One low point came when he was in London for work and, crossing a road, he caused a cyclist to brake suddenly and fall off his bike.
Rory recalled: ‘There I was in the middle of the road and he was shouting at me. I had to shout back that I was blind. We were both embarrassed.’
It strengthened his resolve, adding: ‘The vitamin therapy I’d been prescribed didn’t work, so I set myself a target to get on a clinical trial. I thought “I’m going to do whatever I can do to get my sight back and if it doesn’t work, at least I tried”. I don’t know what my life would be like now if I hadn’t been accepted.’
With no suitable trials at that stage in the UK, he was forced to look further afield and found one at a medical facility in Aurora, outside Denver, Colorado. The team running it were looking for participants who met specific criteria – blind for less than a year and with his type of mutation. With just a week to go to the cut-off date, he flew out, in May 2018, to begin treatment, along with volunteers from countries including Singapore, Palestine and Canada.
The procedure involves a virus-based substance, to be commercially known as Lumevoq when it goes mainstream, being injected into both eyes in a one-off treatment.
Rory, who grew up in Stranraer, Wigtownshire, said: ‘I was relieved when I got accepted but the idea of the injection itself scared me – I wasn’t keen on needles before I went and this involved injecting into the eyeball while your eyes are clamped open and you are wide awake. Realistically, what choice did I have though? It was go ahead with it or live with blindness. In the end, it wasn’t as bad as I thought. It was all really straightforward.’
The initial injection was followed by check-ups at two-week intervals, increasing to four weeks, three months and eventually six months and Rory and his partner, Lauren, have made the 9,000 mile return trips at the expense of GenSight Biologics, the French-based company who have developed the gene therapy.
In May, Rory (pictured with his dog), who lives near Glasgow, will travel to Colorado for his final check-up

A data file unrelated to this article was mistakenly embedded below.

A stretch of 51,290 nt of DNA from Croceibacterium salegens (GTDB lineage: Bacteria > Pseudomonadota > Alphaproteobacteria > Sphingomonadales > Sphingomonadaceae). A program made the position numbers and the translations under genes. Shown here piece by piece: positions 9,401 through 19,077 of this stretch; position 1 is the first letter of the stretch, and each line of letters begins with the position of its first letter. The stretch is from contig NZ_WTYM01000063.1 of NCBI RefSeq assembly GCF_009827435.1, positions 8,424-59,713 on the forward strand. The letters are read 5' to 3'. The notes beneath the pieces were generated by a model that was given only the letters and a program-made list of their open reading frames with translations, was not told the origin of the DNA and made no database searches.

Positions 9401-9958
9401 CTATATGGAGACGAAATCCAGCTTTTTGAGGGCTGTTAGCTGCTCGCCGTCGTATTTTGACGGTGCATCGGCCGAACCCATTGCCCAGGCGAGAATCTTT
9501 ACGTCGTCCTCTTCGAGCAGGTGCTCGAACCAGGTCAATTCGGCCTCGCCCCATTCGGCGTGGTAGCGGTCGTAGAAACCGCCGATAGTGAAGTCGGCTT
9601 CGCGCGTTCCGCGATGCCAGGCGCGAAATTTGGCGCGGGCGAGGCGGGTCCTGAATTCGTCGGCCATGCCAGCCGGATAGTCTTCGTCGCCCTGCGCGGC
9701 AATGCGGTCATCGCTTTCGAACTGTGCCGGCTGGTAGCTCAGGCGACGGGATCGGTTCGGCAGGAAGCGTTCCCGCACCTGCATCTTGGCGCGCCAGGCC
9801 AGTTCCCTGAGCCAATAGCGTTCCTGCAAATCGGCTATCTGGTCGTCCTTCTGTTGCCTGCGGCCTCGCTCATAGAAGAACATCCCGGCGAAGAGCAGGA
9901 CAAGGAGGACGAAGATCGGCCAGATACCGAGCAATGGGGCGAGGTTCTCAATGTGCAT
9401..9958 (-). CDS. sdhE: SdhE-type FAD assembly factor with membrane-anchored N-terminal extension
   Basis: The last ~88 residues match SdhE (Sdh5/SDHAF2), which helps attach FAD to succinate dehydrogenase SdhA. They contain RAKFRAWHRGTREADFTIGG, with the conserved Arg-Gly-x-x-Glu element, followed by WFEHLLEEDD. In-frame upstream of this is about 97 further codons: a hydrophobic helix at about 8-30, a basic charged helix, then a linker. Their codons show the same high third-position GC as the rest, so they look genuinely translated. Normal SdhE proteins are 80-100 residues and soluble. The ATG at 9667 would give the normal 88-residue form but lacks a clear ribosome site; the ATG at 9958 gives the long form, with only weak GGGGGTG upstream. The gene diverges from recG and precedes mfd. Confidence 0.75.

Within the first 24 hours of treatment, the medical team were astonished to discover when they held an eye chart three feet away from him, there was already a slight improvement – but with the stakes so high, he admits he was scared to hope. There was never one big eureka moment, he says, where he found he could suddenly see again. Instead, progress from day to day was on minute levels, but steady.
He said: ‘I forced myself to keep my expectations deliberately low or I couldn’t have coped. There was a chance the treatment might not work and I could’ve found myself back where I started. The idea is your genetic make-up changes to get rid of the mutation.
‘We were worried the early improvements might be a fluke and it was only as the weeks passed I began to relax and accept it might actually be working.’
From seeing just a few hazy letters on the board in the beginning, within months there were about 20.
He added: ‘It was hard for some people to understand how long it was taking and they’d try testing me for a laugh. I’d tell people I could see a few more letters on the chart and they’d excitedly say: “You can see! Well, who’s that over there?” It was still too early for me to see any distance away, so I couldn’t do what they asked and they’d joke about it, saying things like “I thought you said you could see?”
In between appointments, he did his own DIY testing by trying to read car registration plates from 20 feet away – the legal minimum required to get a driving licence back – or measuring his progress as he commuted to and from work by attempting to work out information signs on the trains, moving back a row or two in the carriage each month to create more distance.
He said: ‘It sounds sad, I know, but those are the sorts of things I would do to test myself. They’re not sure if it’s because I was so fit before this happened but everyone on the trial has had different degrees of success and I’ve been the most successful so far. I got my licence back in November and I’m driving short distances, which is amazing given where I was three years ago. I’ve gone from strength to strength.’
GenSight Biologics are currently in talks with the US Drug and Food Administration (FDA) and plan to meet with the European Medicines Agency within weeks, before filing for market approval.
In May, Rory, who lives near Glasgow, will travel to Colorado for his final check-up. He said: ‘I’ve one trip left and that’s it. I’ll miss the medical team as we’ve grown close. I’m not sure where I would be if I had carried on with the therapies currently available to UK sufferers. I certainly wouldn’t be back driving and playing rugby like I am now.’
He added: ‘I’ll always be grateful for the way this trial helped change my life around. The worst thing for me would have been living with regret and accepting my fate. Now I want to see everyone with LHON getting a second chance like me.’